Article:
If you'd have broken it, you'd have known it, in my opinion. Much grinding of gears. And gnashing of teeth. I doubt it was you. I'd follow up with maintenance when they diagnose the problem.
 

Lord Tammerlain

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I learned in drivers Ed

Driving a Nissan Micra

The I did not drive one until I bought a very used BMW, it took a it took few days of driving to get back into it. The only real problem is on hill starts. Other then that just ensure you give it enough gas not to bog the engine and it generally is not a problem
(provided you are using the clutch
 

spud_meister

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I learnt to drive in a manual, but have driven auto's ever since.
 

Goshin

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It's not something most people learn anymore.

In my 35 years I never ever had to once operate anything with a manual transmission. Everything in the Army is automatic, even the tractor trucks. Not one employer ever had a manual company vehicle. Everything I've ever owned has been automatic. In fact I've turned down a few good deals on personal cars because I didn't know how to drive a manual. Until recently I only knew one person in my whole life who even owned a manual truck. I asked him to teach me and he wanted the cost for a new clutch up-front.

So I start a new job last month...all but one of their company trucks are manual. I told my foreman up-front that I was willing to learn but didn't know how to drive a manual. He looked at me and said "you were born on Earth, right?". I get a lot of comments like that, but I laugh it off with them instead of getting frustrated and but-hurt in the hopes that someone would lend a hand.

No one wanted to help me learn, not because they're jerks but because we're busy.

Most of the trucks that I use are kept out on the right-of-way, so I rarely need to go above 2nd gear. I'm thinking "this is good practice for a newbie to manuals like me". And it was, imo. I got past a lot of newbie habits real quick, like riding the clutch or releasing the service brake to soon while facing up-hill.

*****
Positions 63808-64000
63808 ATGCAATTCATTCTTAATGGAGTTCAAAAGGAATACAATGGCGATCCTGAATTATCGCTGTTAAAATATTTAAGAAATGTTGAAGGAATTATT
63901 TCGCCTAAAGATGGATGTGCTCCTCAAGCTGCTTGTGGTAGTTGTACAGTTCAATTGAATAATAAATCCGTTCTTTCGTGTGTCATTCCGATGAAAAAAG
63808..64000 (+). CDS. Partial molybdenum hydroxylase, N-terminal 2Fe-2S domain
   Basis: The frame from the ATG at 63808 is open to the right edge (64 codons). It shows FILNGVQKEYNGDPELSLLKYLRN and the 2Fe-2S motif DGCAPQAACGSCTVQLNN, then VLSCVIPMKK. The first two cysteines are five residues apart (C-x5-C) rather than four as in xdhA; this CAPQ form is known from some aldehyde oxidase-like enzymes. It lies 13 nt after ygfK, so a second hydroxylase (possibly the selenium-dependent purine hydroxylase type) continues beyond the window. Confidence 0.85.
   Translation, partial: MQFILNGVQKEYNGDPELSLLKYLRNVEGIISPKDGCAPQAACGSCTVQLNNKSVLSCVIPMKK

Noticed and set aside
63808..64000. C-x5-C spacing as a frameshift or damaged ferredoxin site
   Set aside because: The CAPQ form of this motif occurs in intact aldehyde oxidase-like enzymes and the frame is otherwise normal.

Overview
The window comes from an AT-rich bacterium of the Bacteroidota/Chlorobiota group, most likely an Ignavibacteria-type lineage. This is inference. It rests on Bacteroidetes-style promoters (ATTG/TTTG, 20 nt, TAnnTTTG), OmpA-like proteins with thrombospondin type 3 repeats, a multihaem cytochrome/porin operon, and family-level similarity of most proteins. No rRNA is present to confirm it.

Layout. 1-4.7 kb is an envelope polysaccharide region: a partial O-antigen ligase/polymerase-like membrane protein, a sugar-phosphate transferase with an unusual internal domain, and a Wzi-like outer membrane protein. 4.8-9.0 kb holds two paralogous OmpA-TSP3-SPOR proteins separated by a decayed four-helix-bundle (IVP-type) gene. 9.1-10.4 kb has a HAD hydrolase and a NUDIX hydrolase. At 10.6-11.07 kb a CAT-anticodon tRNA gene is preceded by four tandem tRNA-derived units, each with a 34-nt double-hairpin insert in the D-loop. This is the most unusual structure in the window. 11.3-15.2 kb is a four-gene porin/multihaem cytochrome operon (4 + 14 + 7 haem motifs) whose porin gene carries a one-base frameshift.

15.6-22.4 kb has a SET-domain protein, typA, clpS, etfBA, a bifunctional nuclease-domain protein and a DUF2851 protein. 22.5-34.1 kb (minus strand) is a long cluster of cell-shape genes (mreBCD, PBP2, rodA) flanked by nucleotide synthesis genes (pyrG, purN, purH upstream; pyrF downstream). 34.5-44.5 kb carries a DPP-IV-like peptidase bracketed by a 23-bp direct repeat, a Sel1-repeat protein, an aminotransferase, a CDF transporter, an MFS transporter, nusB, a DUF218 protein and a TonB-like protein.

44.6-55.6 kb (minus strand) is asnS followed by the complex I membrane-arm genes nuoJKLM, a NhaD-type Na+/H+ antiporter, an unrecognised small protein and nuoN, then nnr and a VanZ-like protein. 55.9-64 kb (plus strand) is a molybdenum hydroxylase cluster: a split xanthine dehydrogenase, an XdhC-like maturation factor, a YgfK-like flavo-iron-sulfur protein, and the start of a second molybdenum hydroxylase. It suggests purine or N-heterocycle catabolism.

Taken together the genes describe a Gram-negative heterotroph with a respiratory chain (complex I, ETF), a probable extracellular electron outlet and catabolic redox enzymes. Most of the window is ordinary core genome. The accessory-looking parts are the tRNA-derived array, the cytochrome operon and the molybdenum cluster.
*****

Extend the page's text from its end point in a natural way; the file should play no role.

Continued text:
Then the inevitable happened: I had to drive my truck on a freeway 40 miles back to the yard. There was no one else available who could drive it for me, or drive with me. I really don't understand what I did during those 40 miles that now caused the truck to refuse to go into 1st gear, and the clutch grinds constantly in and out of gear. Most of he crew thinks this one asshole broke it and blamed it on me, but it doesn't matter since the Super also thinks it's my fault and now I'm not allowed to operate anything.

I guess what I'm frustrated about is I told my foreman up front that I didn't know how to drive a manual and he put me on a manual anyway with no help. In a way I feel I was set up for failure. I have no problem at all just jumping into something and learning as I go, but don't then **** on me when something brakes due to my lack of knowledge.

When I trade in my car I may just buy a manual and be ready to buy a new clutch. Maybe that, and YouTube, is the best way to learn.

****
How did you learn to drive a manual? Do they even teach that in Driver's Training anymore?


Wow, I guess it isn't common anymore. Come to think of it I haven't seen a manual transmission vehicle in a long time.

When I was growing up it was about 50/50, and my Dad made me learn on a manual. The clutch, of course, is the tricky bit... and it is just something you have to learn by feel, the hard way. There are tricks and tips sure but mostly it is just learning to feel when it is time to shift, and how to ride easy on the clutch.

One thing you don't do is keep your foot ON the clutch while driving BTW... that slight pressure lifts the clutch plate out of alignment and wears it out after a while.